CL: Consultants from any industry must demonstrate how and why they’ll impart real and noticeable change. A skilled drilling consultant bridges the gap between miner and drilling contractor to foster strong relationships and deliver success. As major and junior miners push for faster discoveries and efficient operations, many drilling operations are still being managed by inexperienced geologists. This makes zero sense to me. Drilling operations must be managed by suitably experienced, appropriate personnel. For example: Exploration Greenfields and Brownfields drilling environments typically allocate between 50 % and 80 % of annual budgets to drilling, yet most often appoint a geologist to lead a drilling program. I simply cannot fathom this logic. Geologists should not be managing drilling operations, period. Incredibly, miners and drilling contractors don’t always source and appoint appropriate personnel, resulting in costly mistakes. Geologists do not make appropriate drilling operations managers. My consultancy, Dig Solutions achieves drilling success by imparting 30+ years’ experience to lead and manage finely tuned, safe and effective operations with less downtime and more meters. It’s all about obtaining meters safely and efficiently using confident personnel.

GT: What’s your yardstick for measuring drilling professionalism? What differentiates the good from the bad or ugly?

CL: Take note of onsite morale. If crews seem positive and work effectively, it’d appear their needs are being met. But never assume. Enquire, to be certain, ensuring every literal body feels supported as an integral crew member. Then consider the opposite – a fractious, disengaged, seemingly unsupported crew. I gauge a company’s professionalism by its crews, and whether they’ve been afforded appropriate training – basic, competency-based, and ongoing according to the latest safety, technology, and process.

GT: Has any drilling company impressed you beyond expectation? Why?

CL: Yes, and often. Impressive companies embrace change and believe in people. The industry continues to evolve but far too slowly. Reverse-circulation rig rod handlers were implemented in Australia in the 1990s, yet the rest of the world has been slow to embrace this basic safety necessity. Unfortunately, non-compliant companies are overlooked at tender and miss out on work. I’m perplexed when asked if rod handling is required on diamond drill rigs or safety rotation cages. It’s a no-brainer. Time to wake up, people!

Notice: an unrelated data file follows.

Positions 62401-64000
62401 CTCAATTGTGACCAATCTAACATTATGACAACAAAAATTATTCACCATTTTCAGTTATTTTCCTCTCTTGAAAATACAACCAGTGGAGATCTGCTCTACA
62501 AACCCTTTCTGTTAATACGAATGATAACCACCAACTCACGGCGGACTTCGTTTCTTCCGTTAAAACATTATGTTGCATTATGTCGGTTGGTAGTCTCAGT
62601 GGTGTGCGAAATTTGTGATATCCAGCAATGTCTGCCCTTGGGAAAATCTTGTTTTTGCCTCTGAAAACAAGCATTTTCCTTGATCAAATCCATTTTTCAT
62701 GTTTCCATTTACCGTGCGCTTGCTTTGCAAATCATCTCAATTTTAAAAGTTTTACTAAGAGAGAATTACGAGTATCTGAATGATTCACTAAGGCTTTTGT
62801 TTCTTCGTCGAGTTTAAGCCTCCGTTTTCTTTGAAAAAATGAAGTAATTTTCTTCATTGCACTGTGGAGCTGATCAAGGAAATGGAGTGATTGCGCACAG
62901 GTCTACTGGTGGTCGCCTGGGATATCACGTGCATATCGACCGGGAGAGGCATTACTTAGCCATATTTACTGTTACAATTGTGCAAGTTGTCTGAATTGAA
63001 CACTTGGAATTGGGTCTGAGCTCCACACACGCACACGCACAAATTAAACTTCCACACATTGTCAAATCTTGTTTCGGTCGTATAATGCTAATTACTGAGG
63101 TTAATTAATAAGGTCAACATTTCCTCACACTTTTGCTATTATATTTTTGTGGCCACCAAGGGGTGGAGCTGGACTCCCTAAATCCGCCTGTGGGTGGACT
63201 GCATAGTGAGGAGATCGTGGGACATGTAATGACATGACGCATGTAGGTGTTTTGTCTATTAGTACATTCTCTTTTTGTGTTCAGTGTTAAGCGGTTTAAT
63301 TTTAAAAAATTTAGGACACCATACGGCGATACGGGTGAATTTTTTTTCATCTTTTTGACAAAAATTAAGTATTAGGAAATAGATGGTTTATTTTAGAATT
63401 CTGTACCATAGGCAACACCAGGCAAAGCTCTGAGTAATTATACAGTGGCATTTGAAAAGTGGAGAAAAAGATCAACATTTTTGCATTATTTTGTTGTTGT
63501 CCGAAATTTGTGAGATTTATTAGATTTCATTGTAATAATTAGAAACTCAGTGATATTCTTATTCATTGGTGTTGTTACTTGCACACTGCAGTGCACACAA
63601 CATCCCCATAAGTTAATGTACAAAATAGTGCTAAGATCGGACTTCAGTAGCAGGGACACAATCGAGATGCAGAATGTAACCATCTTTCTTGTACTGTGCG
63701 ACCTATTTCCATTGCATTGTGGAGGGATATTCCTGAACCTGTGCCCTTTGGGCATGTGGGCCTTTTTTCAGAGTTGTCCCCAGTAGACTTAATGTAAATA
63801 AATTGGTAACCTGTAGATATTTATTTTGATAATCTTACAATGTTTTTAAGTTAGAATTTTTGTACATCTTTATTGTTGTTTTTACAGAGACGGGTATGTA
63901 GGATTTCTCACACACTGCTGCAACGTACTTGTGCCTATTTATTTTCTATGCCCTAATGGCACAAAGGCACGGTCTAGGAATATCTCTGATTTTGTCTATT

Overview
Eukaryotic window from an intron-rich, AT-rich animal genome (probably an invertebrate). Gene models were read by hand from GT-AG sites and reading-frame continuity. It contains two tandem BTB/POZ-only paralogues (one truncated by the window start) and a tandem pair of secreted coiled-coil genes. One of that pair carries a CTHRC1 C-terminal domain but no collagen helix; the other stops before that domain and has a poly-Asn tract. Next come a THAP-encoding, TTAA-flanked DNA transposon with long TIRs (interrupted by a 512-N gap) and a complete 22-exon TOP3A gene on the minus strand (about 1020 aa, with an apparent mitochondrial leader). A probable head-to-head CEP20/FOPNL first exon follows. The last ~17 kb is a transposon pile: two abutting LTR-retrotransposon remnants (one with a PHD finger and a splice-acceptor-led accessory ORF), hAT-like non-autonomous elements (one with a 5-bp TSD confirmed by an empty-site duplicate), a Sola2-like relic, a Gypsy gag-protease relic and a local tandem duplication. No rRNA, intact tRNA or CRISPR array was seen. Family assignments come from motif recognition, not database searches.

GT: What, if any, mistake do you see large drilling contractors committing all too regularly?

CL: Focusing too much on ‘boom’ growing companies too quickly without factoring in the cyclical nature of our industry with its ups and downs.

GT: Why do you think mining companies tend to mine underground drilling themselves, yet use a contractor for surface operations? Is it safe to assume if a miner hires a Drilling Specialist that drilling operations will equal quality of service provided by a contractor?

CL: Is it safe to assume if a miner hires a Drilling Specialist that drilling operations will equal quality of service provided by a contractor? No. Drilling Specialists are not equal in their focus and leadership. Some concentrate on production, some focus on safety, and others zero in on financials. Small wins will be obtained from each, but a savvy approach capitalizes on it all, upholding compliance, maintaining discipline by using data, documentation, and financials. Many specialists concentrate solely on the hole in the ground. That’s too focused, with all that needs to be considered, planned, and agreed upon before attempting a hole in the ground! (Remember: nine out of ten hole problems are surface-related). Successful mining comes about when drilling operations are managed correctly, – the operative word being correctly. As I mentioned previously, between 50 % to 80 % of drilling budget are funneled into the ground. For me, the goal is to be operationally efficient, while maximising all aspects of the drilling process, with safe production at a lower cost per meter always being the target.

GT: Currently you are a CEO and Lead Consultant at Dig Solutions. Why did you decide to establish the company?

CL: First reason: sheer necessity, as I was unexpectedly deemed redundant by a global mining house and one time too many. It’s part of our cyclical industry, but it’s unsettling and demoralising. Second reason: it was time. Living in the US, I had to decide, rather quickly, whether to return home to Australia, (my mining house-sponsored visa was about to expire), or carve my own path. I went with the latter, partnering with my wife, Joanne to form Dig Solutions, and we haven’t looked back. We choose who to partner with, deriving great pleasure from our clients’ appreciation and respect of our unique, specific, and expert offering. We enjoy the freedom of independence, imparting real, sustainable change while upholding our professional and personal mantra of doing no harm, embracing innovation, and actualizing it at every conceivable moment.

GT: How you would like to see Dig Solutions evolving?

CL: Our primary focus has been on partnering with mining companies to improve and maintain mineral exploration operations. However, Dig Solutions also assists third-party suppliers with downhole solutions. As an expert end user of every conceivable solution out there, Dig Solutions partners with small and large entities to develop, hone, and deliver products to a wider market, hungry for sustainable improvement. Dig Solutions will continue to partner with driven, innovative, like-minded professionals to push for change and we welcome anyone into our fold who wants to do same. Call or email to learn more.

GT: Consider surface and down-thehole equipment. Where do you foresee diamond drilling in the future?

CL: Is diamond drilling the future? We need to think on a broader scale. What other methods can be employed to achieve diamond drilling’s typical result yet at 50 % cos reduction while increasing safe production? I’d like to convene a group of like-minded individuals to dig into and explore and future opportunity and possibilities. Who’s with me?